A trip to the countryside.

Elana had asked a friend of hers, Pita, who grew up in Salatiga, to take us up to the mountains and to the rice patties for a little tour of the countryside. My, oh my, Indonesia is a beautiful country, and viewing it on a motorbike was quite the experience! We left around 9:45 under the threat of rain. Wondering if we should even head out, we decided to take the chance since the ponchos were stored in the bike seats and we could always stop in a cafe if it got too rainy. We wound our way up to the mountains through little villages and roads that didn't have much pavement left on them. We nodded and smiled at the villagers as they stared cautiously at these "ludo" (white people) bouncing their way through their village. The kids were funny as they'd stare and yell "Ludo! Ludo!" and chase us for a few steps. Pita soon went off the road and parked her bike, saying "this is usually where I stop." And wow, what a place to stop! While foggy and cloudy (hence the bright sky) the greens were amazing!

We walked around a little bit and I took some pictures, then we made our way back down the mountains (very cautiously) and headed to the rice patties. While still cloudy, the sun was shining and it was a pleasant day. The air was clear and crisp in the mountains while getting continually hotter as we made our way down.

The beauty of the country is truly breathtaking. The variety of the greens, the terraced farmland making its way half way up the steep mountain with the terra cotta roofed homes clustered in villages throughout the landscape cannot be captured with any camera.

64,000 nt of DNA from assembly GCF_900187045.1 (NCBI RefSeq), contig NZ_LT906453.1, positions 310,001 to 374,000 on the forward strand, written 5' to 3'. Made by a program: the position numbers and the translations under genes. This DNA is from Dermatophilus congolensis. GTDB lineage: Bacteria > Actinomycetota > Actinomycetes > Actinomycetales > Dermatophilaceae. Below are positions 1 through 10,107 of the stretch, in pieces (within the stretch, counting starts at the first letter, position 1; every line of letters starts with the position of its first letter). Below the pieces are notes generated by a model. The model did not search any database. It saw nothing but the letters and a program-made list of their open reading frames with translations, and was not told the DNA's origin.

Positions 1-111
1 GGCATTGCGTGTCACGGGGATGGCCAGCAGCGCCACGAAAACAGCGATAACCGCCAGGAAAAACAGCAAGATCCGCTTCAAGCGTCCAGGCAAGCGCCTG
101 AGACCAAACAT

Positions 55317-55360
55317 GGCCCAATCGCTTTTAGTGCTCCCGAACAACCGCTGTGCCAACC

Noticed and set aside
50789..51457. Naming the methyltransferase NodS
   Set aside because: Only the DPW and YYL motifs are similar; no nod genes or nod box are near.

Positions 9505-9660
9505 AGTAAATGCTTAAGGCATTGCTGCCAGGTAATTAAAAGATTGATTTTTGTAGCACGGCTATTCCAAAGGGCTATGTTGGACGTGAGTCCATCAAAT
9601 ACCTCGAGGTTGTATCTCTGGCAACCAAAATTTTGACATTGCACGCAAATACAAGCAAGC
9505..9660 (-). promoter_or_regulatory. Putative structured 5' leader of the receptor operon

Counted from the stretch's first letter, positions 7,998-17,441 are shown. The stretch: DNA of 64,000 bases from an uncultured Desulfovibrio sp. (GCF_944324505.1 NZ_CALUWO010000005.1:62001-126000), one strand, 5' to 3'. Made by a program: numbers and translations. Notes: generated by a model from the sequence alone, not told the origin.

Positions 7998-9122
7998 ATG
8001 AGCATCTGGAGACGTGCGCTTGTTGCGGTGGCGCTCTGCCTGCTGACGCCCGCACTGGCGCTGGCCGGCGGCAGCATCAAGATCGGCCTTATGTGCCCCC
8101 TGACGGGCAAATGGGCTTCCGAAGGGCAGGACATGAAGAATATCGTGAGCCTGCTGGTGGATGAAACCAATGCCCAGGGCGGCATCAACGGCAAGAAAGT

Not sure what condition the roads will be in for the route to the rice patties, we were prepared to turn around at any point. However the roads were clear and not flooded, so on we went!

Here's a quick video from my perspective: 

http://youtu.be/WRpOGPx1D3I 

It was in these little villages we rode through that I noticed the beauty of the Indonesian people. Often as we approached, the residents would stare with curiousity and timidity at these light skinned folks. However, as we'd pass, we'd nod and smile, and we'd be greeted with a glowing face nodding back at us with a toothy grin (often with several teeth missing!). Such beautiful, hardworking people.

As we had yet to see rain, we went on to the rubber tree forest. We headed down into the city only to climb into the mountains again. Soon we saw the unmistakable sight of the rubber trees -- dark trunks with carvings curving around to draw the rubber out and collect in small cups near the base. Elana joked she was hoping to see rubber tires popping out of the trees; I added, or condoms. I was thinking condoms would be popping out. We had a good giggle and then wondered if Latex was the same as rubber. Hmm... a debate for another day.

We ended up not stopping to take any pictures, so I just snapped some blurry ones on my iPhone.

After the rubber forest--and more than 60 kilometers on a motorike--our butts were sufficiently sore and we wanted a snack. The gals took me to a Salatiga specialty called Ronde (ron-day). It's a sweet soup made of soaked peanuts, some ginger and weird jelly things. Let me tell you, this is the randomest thing I've ever eaten. It was pretty good, just so strange!

 

As we were eating, the rain finally came and we had to venture out into, so we donned our ponchos for the ride back home.

Overall, an adventurous and beautiful day!